Fix That Leak!

December 18, 2009

Slow drips of water can add up quickly and can cause extensive damage to your home before it is even noticed.  The EPA estimates that more than 1 trillion gallons of water leak from homes nationwide every year.  That’s over 3,000 gallons for every person in the U.S. every year! 

Fix leaks as soon as you find them.  Leaks left unchecked won’t go away on their own. Leaks generally get worse over time and the best course of action is to fix a leak when it’s first noticed.  If the leak is hot water, you’re not only paying for wasted water but also for wasted energy.

How do you know you have a water leak?

  • If you see an increase in your monthly water bill that is an indication of a water leak.  You may need to compare past water bills to see a change.

  • If you suspect a water leak follow the below steps to check or confirm where the leak is.  If you are not sure how to proceed contact a plumber.

How can you check for a water leak?

  • First, locate the water meter.  It should be near the street under a metal, plastic or concrete lid.  This meter is an indicator of water use.  When water is not being used, nothing on the meter should be moving.  (Water meters have numbers or spinning dials to record usage).  Most meters also have a small “leak detector” arrow, which senses the lower volumes of water common with leaks.

  • Next, turn off every water-using item inside and outside the home.  This means turning off showers, sinks, washing machines and any appliance that uses water.  If you have a sprinkler irrigation system, make sure to turn it off as well.

  • Now check the meter.  Watch the meter for a minute or longer.  If the leak detector dial or arrow is moving, that is an indication you have a leak.  In some cases, it may move back and forth very slightly, as water pressure from the street fluctuates.  If it moves, even as a slow rate, you have a leak.  You may also want to check the main meter at a set time, and then come back an hour later, after you know no water has been used.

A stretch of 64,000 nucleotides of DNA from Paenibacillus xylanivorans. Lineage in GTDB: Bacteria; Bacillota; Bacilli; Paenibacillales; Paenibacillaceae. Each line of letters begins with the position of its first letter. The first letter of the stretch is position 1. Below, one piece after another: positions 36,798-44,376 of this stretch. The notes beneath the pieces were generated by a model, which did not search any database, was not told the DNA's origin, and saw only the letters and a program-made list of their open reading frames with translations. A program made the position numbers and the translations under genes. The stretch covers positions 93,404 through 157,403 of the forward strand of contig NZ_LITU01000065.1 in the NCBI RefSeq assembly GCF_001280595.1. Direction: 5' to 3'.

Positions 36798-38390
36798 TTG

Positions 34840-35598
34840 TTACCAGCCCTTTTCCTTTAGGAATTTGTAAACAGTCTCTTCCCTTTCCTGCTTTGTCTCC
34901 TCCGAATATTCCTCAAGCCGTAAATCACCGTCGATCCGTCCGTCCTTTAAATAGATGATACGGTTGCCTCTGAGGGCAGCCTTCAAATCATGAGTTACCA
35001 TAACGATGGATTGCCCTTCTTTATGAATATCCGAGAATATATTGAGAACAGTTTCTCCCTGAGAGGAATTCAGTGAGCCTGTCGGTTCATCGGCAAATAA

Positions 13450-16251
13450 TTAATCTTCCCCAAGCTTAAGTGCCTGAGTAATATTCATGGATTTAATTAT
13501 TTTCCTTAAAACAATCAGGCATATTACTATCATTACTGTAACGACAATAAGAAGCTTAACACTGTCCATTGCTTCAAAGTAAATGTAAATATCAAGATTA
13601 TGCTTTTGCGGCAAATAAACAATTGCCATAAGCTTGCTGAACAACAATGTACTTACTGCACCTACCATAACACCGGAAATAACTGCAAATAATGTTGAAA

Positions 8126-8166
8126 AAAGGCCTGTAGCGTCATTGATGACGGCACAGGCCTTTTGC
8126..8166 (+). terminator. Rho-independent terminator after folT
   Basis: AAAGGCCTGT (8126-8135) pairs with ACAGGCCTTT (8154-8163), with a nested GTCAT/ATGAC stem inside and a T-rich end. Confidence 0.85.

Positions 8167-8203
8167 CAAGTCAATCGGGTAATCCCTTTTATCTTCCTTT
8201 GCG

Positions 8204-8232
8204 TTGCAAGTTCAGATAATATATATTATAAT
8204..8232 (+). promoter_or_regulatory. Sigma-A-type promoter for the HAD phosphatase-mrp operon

• If you can’t locate the leak use the shut-off valve in your home to turn off the water. 

  • Confirm the location of the leak.  If the main shut-off is closed and the meter has stopped, the leak is not between the meter and your home.  If the meter still runs with the main water shut off, your leak is between the meter and your home.   Contact a plumber to fix underground outdoor leaks or any water leaks that occur along a pipe.  This is a difficult fix and should not be attempted by anyone who is not a professional.

What types of leaks you should look for?

  • Faucets.  A leaking faucet is usually the result of a bad rubber washer.  The washer on a sink is typically located under the handle.  A washer is relatively easy to replace, if you have the right tools.  It does require shutting off the water under the faucet and removing the handle.  If you don’t feel comfortable doing the repair yourself, contact a plumber.

  • Toilets.  These are by far the most common type of leak.  There is an easy test to determine if your toilet leaks.  Put several drops of food coloring in the toilet tank and wait 15 minutes.  If the colored water appears in the bowl, you have a leak.  In most cases, you will need to replace the toilet flapper (the rubber thing at the bottom of the tank that keeps water in the tank) and/or the filling mechanism.  If you don’t feel comfortable doing the repair yourself, contact a plumber.

  • Outdoor leaks.  This most commonly occurs where the garden hose connects to the spigot.  If it leaks while you run your hose, try tightening the connection between the hose and the spigot.  If this does not work, replace the rubber washer inside the hose connection.


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Last Updated: July 02, 2024